While the bulbs weren't cheap (about $10 a piece) they are definitely of high quality and we've been enjoying the flowers for close to 3 weeks now.  Certainly cheaper and longer lasting than a bouquet of cut flowers.

Since our visit to the Netherlands to see all the tulips, hyacinths, daffodils, etc, I have been pondering whether or not to purchase a bunch of bulbs for planting in our yard (in Virginia) next fall.  I think the answer is yes.

Monday, June 13, 2011

Cherry Pie

In the past I have noted for you the many differences between our US home and our Belgian home.  Often these differences are lacks - no garbage disposal here, no storage space, etc.

One similarity is that both yards have a cherry tree.  In the US the tree is ornamental and here it produces fruit.

The tree has been tremendously accommodating in coming into full fruit during the Reeves family visit.

Kyle invited the girls to pick some cherries.  Some cherries turned into alot of cherries and before we knew it we had several bowls.  More than eight people can easily eat.

I posted some photos on facebook of Kyra and my nieces with their cherries.  This prompted a comment that cherry pie should be made (thanks mom).

Of course the girls thought that this was an excellent idea.  I told them if they pitted enough cherries, I would make a crust.  Thus they pitted and I pulled out the cook book.

 The girls pitted four cups of cherries and cleaned up after themselves.  I rolled out pie crust dough.  My dough wasn't terribly wonderful so the double crust pie turned into a single crust with decorations on top.

The decorations were the girls' initials - Kyra, Julianna and Hannah.  Kyra added an "m" (for me) and a heart.  Hannah added a smiley face (just above the K).

 The end result was quite delicious we all enjoyed the warm pie within moments of it coming out of the oven.

It was so good that the next day additional cherries were picked, pitted and baked into a second pie which was enjoyed after Sunday evening's dinner.

I'm getting pretty good at pie crust from scratch.  So who knows what other types of pies the summer holds in store....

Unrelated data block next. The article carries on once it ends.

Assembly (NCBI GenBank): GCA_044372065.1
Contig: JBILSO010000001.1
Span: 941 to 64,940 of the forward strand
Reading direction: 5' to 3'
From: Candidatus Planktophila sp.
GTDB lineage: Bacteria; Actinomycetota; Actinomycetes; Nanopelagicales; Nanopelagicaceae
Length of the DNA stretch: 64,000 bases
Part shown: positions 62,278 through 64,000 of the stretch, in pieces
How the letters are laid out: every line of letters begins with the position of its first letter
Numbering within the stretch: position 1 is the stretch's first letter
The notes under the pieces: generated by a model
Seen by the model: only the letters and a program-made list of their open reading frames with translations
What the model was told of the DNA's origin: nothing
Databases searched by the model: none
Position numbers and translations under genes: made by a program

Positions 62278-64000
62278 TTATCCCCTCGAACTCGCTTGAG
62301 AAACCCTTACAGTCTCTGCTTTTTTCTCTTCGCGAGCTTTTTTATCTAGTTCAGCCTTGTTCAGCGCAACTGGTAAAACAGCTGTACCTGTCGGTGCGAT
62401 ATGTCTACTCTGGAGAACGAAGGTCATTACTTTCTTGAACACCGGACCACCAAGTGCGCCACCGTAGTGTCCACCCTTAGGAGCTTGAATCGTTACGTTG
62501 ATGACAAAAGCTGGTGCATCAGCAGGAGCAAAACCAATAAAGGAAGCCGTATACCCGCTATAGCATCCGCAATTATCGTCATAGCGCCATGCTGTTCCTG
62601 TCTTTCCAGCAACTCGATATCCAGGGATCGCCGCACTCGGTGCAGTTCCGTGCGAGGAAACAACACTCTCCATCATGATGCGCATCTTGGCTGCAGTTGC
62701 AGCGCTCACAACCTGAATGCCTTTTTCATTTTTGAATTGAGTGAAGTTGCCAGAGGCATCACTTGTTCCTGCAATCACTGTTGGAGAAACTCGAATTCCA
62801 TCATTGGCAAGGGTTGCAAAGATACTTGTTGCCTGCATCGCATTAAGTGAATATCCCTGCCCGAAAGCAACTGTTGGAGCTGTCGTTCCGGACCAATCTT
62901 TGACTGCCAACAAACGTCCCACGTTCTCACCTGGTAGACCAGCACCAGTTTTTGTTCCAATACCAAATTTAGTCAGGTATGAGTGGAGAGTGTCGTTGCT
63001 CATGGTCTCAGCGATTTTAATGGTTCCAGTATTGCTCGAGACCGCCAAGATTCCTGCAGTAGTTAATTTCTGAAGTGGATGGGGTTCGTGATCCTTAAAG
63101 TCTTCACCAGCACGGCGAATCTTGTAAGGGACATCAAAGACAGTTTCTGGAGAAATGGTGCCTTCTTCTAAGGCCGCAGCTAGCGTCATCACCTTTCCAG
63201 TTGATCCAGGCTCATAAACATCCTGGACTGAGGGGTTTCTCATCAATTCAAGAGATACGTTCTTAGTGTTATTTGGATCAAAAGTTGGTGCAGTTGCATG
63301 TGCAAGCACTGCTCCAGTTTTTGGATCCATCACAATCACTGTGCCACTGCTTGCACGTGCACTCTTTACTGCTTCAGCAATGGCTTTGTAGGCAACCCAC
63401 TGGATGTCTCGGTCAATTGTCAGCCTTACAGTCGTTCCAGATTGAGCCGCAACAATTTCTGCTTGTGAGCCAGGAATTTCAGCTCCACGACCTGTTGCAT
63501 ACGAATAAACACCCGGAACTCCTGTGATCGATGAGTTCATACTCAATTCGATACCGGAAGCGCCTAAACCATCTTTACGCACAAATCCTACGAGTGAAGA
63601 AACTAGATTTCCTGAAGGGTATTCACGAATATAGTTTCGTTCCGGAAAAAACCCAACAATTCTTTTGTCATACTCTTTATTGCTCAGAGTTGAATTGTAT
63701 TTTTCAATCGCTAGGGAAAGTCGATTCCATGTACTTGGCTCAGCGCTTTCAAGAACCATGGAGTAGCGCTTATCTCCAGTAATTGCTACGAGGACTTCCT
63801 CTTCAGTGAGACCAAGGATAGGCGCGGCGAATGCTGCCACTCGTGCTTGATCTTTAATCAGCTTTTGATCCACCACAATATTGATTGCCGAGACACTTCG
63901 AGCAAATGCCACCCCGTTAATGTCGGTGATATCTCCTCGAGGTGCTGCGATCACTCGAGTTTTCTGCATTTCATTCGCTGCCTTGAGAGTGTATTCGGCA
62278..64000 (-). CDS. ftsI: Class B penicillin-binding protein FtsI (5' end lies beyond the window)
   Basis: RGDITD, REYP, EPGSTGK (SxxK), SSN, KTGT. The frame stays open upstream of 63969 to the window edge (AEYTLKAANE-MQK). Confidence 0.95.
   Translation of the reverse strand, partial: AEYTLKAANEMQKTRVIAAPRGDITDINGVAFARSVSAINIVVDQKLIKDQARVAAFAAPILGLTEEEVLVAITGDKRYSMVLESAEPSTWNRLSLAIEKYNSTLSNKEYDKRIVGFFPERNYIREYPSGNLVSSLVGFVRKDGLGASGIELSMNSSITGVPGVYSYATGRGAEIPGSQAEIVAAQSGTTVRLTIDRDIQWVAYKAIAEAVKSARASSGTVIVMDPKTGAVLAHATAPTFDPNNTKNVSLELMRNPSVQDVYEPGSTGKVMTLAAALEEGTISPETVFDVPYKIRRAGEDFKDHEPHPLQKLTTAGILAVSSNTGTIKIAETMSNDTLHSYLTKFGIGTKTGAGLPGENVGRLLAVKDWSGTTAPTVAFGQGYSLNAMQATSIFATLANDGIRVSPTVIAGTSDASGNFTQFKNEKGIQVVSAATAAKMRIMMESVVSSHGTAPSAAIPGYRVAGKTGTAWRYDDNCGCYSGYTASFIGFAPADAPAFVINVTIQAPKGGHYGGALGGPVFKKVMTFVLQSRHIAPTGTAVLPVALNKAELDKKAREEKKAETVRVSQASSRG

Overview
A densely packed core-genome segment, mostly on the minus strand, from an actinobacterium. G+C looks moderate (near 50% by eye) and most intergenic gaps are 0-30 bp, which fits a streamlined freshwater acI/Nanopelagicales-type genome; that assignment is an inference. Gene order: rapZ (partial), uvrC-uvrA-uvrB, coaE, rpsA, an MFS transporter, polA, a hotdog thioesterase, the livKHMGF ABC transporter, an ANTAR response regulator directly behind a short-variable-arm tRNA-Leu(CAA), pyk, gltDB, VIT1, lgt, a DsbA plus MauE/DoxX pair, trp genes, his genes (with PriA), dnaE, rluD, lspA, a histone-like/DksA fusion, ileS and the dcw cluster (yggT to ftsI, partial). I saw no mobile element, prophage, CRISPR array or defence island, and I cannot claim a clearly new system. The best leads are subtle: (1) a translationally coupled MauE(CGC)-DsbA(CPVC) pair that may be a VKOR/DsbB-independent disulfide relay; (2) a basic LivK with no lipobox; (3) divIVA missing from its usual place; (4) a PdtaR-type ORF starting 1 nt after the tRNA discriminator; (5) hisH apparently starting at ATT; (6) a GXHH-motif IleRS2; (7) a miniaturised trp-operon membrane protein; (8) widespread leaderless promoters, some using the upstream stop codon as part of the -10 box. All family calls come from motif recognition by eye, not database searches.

Thursday, June 2, 2011


First two excuses for why it has been so long.  Number one between Oklahoma, Kyle out of town and Allen's surgery I've been a bit busy.
Then when I wasn't busy it was the end of the month.  For some unknown Belgian type reason our internet connection speed slows down to a snail's pace at the end of the month.  Doing anything on the internet takes incredible patience.  I don't have incredible patience so I do only essential email during the last few days of the month.

OK on to surgery...

A year ago May Allen broke his arm in spectacular fashion.  This necessitated surgery to put his two right forearm bones back together.  After the surgery his arm gained two metal plates, thirteen screws and two scars, one wicked looking and one more tame.

Last May shortly after surgery - scar not bad yet
Fast forward to now.  Two plates and thirteen screws are no longer necessary to hold Allen's arm together and were irritating his muscles.  After consulting with three different doctors it was decided that the best course of action was to remove the hardware.  The Belgian orthopedist who did the surgery was also offended by the wicked looking scar and was determined to give Allen a cleaner looking scar.

Yes we did consider returning to the states for this operation.  We know US health care and we are still getting to know Belgian health care.  In conversations with the Belgian surgeon and Americans in the area we felt confident that we would get good care here and that the procedure was a relatively minor one.  So we went ahead with arrangement for Allen to have surgery here.

Yes I was a worried mom, who wouldn't be?  But I also observed all the little differences between our US system and what went on in the hospital here.  Here is what I noticed -

1.  In pre and post op the doctors and nurses don't wear gloves.  Yes they wash their hands but they are not constantly changing gloves.  This was good for us as Allen does have a latex allergy.

2.  Patients wait in pre-op alone.  No family, no pastor.  They just lay on their bed and wait.  Unless.. they have a pushy mom.

3.  There wasn't any initialing of the limb to be operated on.  For his first surgery, Allen marked his obviously broken arm and the surgeon signed it as well.  In this hospital I guess they figured that the pre-existing scars and common sense were a good guide.

4.  Medical info is not to be shared with the patient.  I was given a sealed envelope to take back to SHAPE for Allen's doctor/medical records.  Allen's SHAPE doctor opened it and showed it to me.  It said that Allen had had surgery to remove the hardware in his arm.  This was a secret??

All in all everything went well.  It certainly wasn't necessary to return to the US for this procedure and I would say I grow more and more confident of the medical care available here.  One note though, speaking French was necessary and if I didn't have the language facility I have, the day would not have gone as smoothly.  SHAPE does provide an English speaking liaison but only at the Mons hospital which I have not heard good things about.

Allen is doing well.  He is still bandaged.  His stitches will need to remain in for another couple of weeks so we'll see about the scar.   He is using the arm as normal without complaint.  Scar update to come eventually...